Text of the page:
How I wished I was a better-skilled trail runner to skip through rocks and maneuver around roots. But no, it's a stop and walk for me for most boulder encounters on this technical stretch of the course. After that, I tried to get into a groove. My legs were still doing fine and I just went at a comfortable pace. For the next couple hours, I caught up with a few more runners, delighted to see other human beings. There were two other highlights on my second loop. One was at the Oak Ridge aid station where a volunteer recommended me some ramen in chicken noodles soup. I didn't realize then that's one of the owners of Athletic Equation, Scott Crabb, an ultra-runner himself as well as a coach. It was the most satisfying meal since...the falafel wrap I had after Uwharrie in February. Imagine that. And the second highlight came about an hour later. The volunteer manning the two 1.8-mile loops was the one of the most energetic personnel on the course. His smile, his encouragement, and the pat on the back brought smile on my face even after almost 40 miles on my feet.

My garmin had died long ago. I can't remember what time it was when I started the last 10-11 miles stretch. 0430, or 0500? At some point, I looked up into the sky and saw that it's turning into a dark navy blue. Soon after, there was more light and I "only" had 5-6 miles left. Instead of only two steps ahead, I now had more to look at. It was a beautiful course. Deep into the woods, I could see far ahead through a corridor of trees. The up and down on rolling hills also seemed more manageable in the light. Perhaps delusional at this point, I felt like I had picked up the pace ever so little. I ran into a couple more runners, one of whom we leap-frogged a couple times during the last two hours. I even saw Chas at the end, who I thought was much further ahead. He cheered me on and we ended up finishing within a couple minutes of each other.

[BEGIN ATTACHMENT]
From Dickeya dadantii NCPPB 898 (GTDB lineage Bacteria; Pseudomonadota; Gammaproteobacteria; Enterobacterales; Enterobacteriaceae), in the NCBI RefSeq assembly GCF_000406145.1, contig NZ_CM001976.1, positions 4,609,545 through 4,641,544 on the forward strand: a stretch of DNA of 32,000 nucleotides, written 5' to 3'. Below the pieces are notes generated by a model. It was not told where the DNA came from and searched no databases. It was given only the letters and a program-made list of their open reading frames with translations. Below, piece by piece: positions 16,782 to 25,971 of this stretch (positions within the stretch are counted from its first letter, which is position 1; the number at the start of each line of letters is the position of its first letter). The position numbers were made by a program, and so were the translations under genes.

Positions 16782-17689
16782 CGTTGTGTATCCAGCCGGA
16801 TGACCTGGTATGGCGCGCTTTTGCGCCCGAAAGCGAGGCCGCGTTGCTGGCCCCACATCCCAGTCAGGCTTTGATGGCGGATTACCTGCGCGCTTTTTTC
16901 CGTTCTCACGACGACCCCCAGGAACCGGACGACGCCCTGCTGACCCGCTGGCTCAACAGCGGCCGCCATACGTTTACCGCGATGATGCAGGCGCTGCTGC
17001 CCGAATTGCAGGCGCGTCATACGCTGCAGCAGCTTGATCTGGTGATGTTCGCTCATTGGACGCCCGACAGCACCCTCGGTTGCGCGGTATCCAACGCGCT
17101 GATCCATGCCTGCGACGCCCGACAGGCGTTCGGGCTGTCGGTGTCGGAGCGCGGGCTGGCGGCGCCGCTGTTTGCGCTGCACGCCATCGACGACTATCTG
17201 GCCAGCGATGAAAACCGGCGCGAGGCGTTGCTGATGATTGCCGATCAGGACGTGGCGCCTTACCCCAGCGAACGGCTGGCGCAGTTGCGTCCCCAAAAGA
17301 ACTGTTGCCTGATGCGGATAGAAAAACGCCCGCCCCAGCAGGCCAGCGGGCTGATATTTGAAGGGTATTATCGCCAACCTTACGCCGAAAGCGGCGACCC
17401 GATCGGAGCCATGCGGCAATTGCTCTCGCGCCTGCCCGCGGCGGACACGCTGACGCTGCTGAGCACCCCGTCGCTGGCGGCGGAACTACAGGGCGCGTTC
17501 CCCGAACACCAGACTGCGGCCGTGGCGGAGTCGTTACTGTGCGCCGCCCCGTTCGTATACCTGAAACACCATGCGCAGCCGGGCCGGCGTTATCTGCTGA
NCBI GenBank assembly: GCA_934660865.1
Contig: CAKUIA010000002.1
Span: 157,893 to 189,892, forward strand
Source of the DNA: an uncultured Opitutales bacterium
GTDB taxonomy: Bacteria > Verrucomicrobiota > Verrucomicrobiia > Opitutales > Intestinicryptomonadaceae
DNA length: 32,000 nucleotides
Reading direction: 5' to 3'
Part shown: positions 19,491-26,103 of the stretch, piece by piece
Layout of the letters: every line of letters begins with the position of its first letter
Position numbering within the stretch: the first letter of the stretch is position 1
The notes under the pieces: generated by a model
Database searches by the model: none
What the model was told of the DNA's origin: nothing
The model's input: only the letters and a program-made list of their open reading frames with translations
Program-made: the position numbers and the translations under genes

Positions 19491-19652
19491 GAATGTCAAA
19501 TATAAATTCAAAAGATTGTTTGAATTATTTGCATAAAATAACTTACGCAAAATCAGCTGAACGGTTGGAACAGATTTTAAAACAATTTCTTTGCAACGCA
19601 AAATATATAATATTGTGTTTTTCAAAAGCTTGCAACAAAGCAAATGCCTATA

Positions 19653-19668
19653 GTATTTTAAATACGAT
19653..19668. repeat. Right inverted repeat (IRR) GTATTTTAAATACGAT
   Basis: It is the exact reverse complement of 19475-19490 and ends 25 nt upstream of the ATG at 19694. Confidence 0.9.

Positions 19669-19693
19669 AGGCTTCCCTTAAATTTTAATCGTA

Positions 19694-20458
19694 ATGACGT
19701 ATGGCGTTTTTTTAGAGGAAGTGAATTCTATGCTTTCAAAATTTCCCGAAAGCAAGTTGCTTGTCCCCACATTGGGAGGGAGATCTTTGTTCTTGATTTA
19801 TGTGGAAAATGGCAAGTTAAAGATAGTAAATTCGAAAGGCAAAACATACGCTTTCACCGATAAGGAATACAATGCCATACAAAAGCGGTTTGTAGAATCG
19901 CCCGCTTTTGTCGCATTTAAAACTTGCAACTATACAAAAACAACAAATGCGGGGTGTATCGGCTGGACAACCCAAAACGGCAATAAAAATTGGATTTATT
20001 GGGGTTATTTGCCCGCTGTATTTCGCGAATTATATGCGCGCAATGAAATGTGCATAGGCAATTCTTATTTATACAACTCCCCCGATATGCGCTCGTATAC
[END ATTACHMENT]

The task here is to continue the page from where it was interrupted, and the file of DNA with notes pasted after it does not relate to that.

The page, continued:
Snapshot by Michael/Lauren
The distant but pleasant sight of cars and parking lot finally came. It was a slight uphill exiting the trail but that didn't matter anymore. The end was near. I ran up, saw the flagged shoot, and straight to the finish line. Michael and Lauren, to my surprise, were there waiting with big smiles on their faces. What a trooper they are! Alex, the RD came and congratulated me. Lauren said I finished 11th OV and 2nd in Female. I guess that's good; but nothing matters more than the fact that I've finished my first 50-miler! My heart goes to those got pulled off course due to the tight 13-hour cut-off time and a lot of injured runners from what I heard. We all live to run another day.

A 50-miler in the books is definitely a confidence boost for the Trilogy. I am thankful for the ability to run, and more than that, the reason to run for a greater good.


  1. Phyllis! Congratulations! Sounds like you had a great effort out there, and will be more than ready for the Trilogy to come. Recover well!